CCI reaches low 90s for second time in 2018

After revision of the April CCI report saw the status rise from 67 to 75, the May CCI was measured at 92 per Lardaro's latest report released Monday. / COURTESY LEONARD LARDARO
AFTER REVISION of the April Current Conditions Index report, Rhode Island's index score rose from 67 to 75. In May, the Ocean State's CCI was measured at 92, per Leonard Lardaro's latest economic report released Monday. / COURTESY LEONARD LARDARO

SOUTH KINGSTOWN – Tied with February for the highest measure this year, Rhode Island’s Current Conditions Index rose 17 points to 92 in May per the report released Monday by University of Rhode Island Economist Leonard Lardaro.

April’s CCI measure was revised from 67 to 75 due a reversal in the manufacturing wage, explained Lardaro.

Published monthly, the CCI measures 12 economic indicators that are representative of the economic climate of the state. A value above 50 implies economic expansion while a value less than 50 indicates contraction.

Calling the May performance, “strong,” Lardaro noted the five “leading indicators” all saw improvements in May. They are new claims, total manufacturing hours, single-unit permits, employment service jobs and United States consumer sentiment.

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Lardaro said that he hopes Rhode Island has “finally begun to gain meaningful ‘escape velocity’ from our 2017 performance.”

Continuing “uptrends” which began in January, Lardaro noted that the labor force participation rate (percent of resident population in the labor force) is at its “highest level since March 2016” and the employment rate (percent of resident population employed) is at its “highest value since late 2008.”

In May, 11 of the CCI’s 12 indicators saw improvement, whereas eight saw improvement in the unrevised April 2018 report and nine in that of March 2018.

Further detail on May’s performance is outlined below:

  • New claims, the timeliest measure of layoffs, fell by 13.4 percent which Lardaro said was “questionable” and a factor to keep in mind in the coming months.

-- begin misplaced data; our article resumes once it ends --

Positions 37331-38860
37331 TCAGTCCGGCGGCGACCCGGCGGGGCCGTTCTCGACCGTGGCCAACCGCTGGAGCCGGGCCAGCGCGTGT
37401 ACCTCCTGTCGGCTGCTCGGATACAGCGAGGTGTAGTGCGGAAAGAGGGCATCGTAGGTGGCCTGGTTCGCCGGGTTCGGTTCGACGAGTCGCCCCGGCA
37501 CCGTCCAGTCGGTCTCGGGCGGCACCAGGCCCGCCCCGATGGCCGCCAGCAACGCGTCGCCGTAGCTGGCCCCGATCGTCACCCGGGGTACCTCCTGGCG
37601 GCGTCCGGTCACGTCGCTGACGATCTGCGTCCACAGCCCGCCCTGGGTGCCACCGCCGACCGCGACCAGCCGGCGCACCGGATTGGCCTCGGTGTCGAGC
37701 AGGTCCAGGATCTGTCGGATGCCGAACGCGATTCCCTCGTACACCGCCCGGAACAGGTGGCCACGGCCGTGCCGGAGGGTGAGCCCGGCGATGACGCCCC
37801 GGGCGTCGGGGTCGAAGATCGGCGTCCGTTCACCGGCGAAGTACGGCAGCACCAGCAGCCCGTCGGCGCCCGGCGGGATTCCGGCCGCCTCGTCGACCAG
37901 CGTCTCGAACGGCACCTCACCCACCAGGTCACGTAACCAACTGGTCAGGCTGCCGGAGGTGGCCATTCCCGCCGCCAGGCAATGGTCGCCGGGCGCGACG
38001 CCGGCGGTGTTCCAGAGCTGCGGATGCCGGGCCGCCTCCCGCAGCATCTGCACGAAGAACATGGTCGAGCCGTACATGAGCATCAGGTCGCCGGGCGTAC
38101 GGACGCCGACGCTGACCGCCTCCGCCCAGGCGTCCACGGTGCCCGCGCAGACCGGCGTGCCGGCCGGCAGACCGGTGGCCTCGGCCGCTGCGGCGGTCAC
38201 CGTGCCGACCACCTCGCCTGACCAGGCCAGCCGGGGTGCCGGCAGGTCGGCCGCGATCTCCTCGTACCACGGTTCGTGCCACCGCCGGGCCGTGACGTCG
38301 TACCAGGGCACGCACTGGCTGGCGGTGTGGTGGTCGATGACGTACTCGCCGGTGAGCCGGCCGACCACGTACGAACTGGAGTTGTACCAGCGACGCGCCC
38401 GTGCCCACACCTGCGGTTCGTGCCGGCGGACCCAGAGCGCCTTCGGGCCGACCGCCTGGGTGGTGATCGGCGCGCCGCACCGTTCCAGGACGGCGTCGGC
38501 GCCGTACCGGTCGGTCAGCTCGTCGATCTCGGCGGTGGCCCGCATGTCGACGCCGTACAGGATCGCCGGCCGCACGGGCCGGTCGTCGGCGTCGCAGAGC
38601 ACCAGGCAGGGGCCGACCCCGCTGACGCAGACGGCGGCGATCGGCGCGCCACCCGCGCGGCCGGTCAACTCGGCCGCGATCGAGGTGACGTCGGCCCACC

• In its 11th consecutive rise, the labor force jumped 1.2 percent – what Lardaro called “truly a major feat in Rhode Island.”
  • Total manufacturing hours, a proxy for manufacturing output, “rose strongly” at 7.5 percent in May.
  • A 2.1 percent jump was seen in the manufacturing wage in May.
  • Reflective of new home construction, single-unit permits, saw a 3.8 percent jump – the third increase in six months.
  • Employment service jobs also rose in May – this time by 2.2 percent.
  • In its fourth consecutive month of gains, U.S. consumer sentiment jumped by 0.9 percent which Lardaro believes is the result of “trade tensions.”
  • In May, a 4 percent increase was witnessed in retail sales.
  • Government employment saw a 0.2 percent increase in May.
  • A 1.5 percent jump was measured in private service-producing employment in May.
  • Benefit exhaustions “fell sharply,” by 29.9 percent, in May, said Lardaro.
  • As for the state’s unemployment rate, “the unthinkable occurred again” said Lardaro of the fourth consecutive month of the unchanged unemployment rate.

“Even with this month’s good economic news, it is important to keep our recent economic performance in perspective,” said Lardaro of the 92 measure – the eight time the state has seen that figure since March 2017.

“Some concerns remain,” he added as May is the second month this year to exceed the measure of its 2017 counterpart.

Emily Gowdey-Backus is a staff writer for PBN. You can follow her on Twitter @FlashGowdey or contact her via email, gowdey-backus@pbn.com.